Multi-talented Boston denizen Krisanthi Pappas used her first LP to establish her vocal credentials by recording a tribute to the music of George & Ira Gershwin. A musical fairy tale that recalls her childhood, Pappas' subsequent My Back Yard is an album that adults will also enjoy. If this album really reflects Pappas' childhood, then she must have had a wonderful time growing up.
Every child's fantasy is indulged in with the opening medley from the movie Willy Wonka and the Chocolate Factory. Here (and elsewhere), Pappas shows her significant scatting skills, which are moved along by John Payne's clarinet. Her version of "A-Tisket A-Tasket" is different than Ella Fitzgerald's. She takes this jazz nursery rhyme and turns it into a wild, swinging, Brazilian romp, with some authoritative drumming by John Di Santo. This album has other surprises. Pappas turns to soft rock in the Joni Mitchell and Carole King mode with her own "Wayne," featuring fine bass playing by Steve Skop. But it is with the Wizard of Oz medley (which does not include "Over the Rainbow") that the gaiety reaches delirious proportions. "Ding Dong! The Witch Is Dead" is a swinging song of celebration and triumph, while the other two selections are stages for some excellent soloing by members of the rhythm section. The dreams, hopes, pains, and joys of moving through and out of childhood are captured in "Growing Up Medley," delivered with a conviction that is honed by experience. Then there's a segue into a questioning and then demanding request for someone to "Teach Me Tonight."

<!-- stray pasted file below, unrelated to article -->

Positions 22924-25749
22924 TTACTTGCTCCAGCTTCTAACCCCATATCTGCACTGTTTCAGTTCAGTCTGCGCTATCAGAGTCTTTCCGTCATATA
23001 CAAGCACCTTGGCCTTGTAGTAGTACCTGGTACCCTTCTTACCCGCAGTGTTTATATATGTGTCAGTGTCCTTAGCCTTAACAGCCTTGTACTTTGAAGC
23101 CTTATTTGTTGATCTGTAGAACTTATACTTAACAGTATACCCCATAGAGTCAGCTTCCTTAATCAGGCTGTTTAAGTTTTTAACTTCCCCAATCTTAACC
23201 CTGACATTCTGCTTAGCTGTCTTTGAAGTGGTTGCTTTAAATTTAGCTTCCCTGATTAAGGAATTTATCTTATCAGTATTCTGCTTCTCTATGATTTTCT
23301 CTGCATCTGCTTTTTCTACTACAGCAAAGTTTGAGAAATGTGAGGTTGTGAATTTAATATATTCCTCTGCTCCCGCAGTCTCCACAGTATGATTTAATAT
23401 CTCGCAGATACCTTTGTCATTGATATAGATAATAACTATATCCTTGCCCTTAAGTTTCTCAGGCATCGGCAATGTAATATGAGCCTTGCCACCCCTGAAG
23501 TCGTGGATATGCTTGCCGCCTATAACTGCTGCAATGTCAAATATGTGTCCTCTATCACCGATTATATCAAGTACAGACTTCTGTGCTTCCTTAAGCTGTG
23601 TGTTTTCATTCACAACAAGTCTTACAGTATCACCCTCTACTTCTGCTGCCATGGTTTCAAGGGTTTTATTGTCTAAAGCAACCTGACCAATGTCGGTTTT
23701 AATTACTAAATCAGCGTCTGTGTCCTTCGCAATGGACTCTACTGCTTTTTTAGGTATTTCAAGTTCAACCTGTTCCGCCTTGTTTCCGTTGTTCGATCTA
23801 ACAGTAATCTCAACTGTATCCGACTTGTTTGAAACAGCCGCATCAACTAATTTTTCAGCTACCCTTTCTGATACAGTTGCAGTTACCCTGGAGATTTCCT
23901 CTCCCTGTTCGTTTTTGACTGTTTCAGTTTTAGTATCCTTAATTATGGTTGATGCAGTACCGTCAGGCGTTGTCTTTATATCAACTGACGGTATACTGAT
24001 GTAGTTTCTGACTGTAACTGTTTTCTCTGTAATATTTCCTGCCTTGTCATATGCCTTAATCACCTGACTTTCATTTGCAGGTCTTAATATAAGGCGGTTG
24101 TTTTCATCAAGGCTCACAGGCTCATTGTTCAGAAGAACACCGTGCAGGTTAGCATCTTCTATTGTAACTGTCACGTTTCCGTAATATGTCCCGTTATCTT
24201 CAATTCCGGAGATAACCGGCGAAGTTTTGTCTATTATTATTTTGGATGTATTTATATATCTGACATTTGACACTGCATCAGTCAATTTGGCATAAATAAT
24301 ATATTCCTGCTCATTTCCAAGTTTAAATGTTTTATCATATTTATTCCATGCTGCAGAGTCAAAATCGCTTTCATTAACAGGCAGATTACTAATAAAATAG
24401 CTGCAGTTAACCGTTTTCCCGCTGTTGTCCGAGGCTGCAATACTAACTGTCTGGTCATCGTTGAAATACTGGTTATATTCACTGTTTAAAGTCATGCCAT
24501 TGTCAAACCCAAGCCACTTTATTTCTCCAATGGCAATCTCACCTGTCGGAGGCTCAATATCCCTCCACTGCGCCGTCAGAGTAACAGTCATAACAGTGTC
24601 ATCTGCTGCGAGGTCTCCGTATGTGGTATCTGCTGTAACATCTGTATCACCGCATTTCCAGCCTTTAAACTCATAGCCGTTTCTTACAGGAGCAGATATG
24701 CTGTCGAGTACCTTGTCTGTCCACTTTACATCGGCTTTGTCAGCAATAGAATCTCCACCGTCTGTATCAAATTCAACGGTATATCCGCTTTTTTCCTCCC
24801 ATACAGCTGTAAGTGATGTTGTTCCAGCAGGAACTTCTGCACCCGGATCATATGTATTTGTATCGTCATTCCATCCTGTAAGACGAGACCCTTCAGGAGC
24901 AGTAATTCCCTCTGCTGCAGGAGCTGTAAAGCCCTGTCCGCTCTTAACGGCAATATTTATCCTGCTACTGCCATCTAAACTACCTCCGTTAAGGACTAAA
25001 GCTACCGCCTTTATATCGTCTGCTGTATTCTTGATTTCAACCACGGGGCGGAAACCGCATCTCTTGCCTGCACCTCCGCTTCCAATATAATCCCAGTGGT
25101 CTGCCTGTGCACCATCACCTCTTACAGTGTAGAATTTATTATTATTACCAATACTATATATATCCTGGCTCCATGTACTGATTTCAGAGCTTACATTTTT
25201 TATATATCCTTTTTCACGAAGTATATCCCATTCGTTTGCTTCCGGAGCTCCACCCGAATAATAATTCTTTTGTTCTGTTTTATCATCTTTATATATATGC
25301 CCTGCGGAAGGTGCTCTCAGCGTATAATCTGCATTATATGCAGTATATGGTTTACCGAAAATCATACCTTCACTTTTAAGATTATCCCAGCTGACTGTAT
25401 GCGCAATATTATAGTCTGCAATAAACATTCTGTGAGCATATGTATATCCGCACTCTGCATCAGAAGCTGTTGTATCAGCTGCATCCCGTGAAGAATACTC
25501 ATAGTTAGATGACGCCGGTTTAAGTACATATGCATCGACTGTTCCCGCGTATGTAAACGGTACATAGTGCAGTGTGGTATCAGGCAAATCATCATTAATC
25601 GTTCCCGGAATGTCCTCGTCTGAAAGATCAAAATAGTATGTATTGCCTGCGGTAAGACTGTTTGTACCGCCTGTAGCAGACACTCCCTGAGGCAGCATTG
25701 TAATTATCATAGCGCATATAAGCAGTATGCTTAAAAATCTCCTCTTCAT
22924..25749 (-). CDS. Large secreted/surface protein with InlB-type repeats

Pappas' talents extend far beyond just singing. She wrote several of the compositions for this session, the words for which are reproduced in the liner notes. The arrangements, except for one cut, are hers. She plays piano on "Reflections" and then drums on "Here's to Toughy McGhee." With respect to the latter, Elvin Jones and Jake Hanna need not worry -- but she does not embarrass herself by any means. Payne does some fine R&B-like sax honking on this cut. Like Pappas, he is multi-talented, contributing sax, clarinet, and flute on most every track.
If there were a jazz style category called "Fun," that's where this album belongs. Pappas' second effort solidly ensconces her among the upper reaches of the hierarchy of current jazz singers and screams out for greater recognition.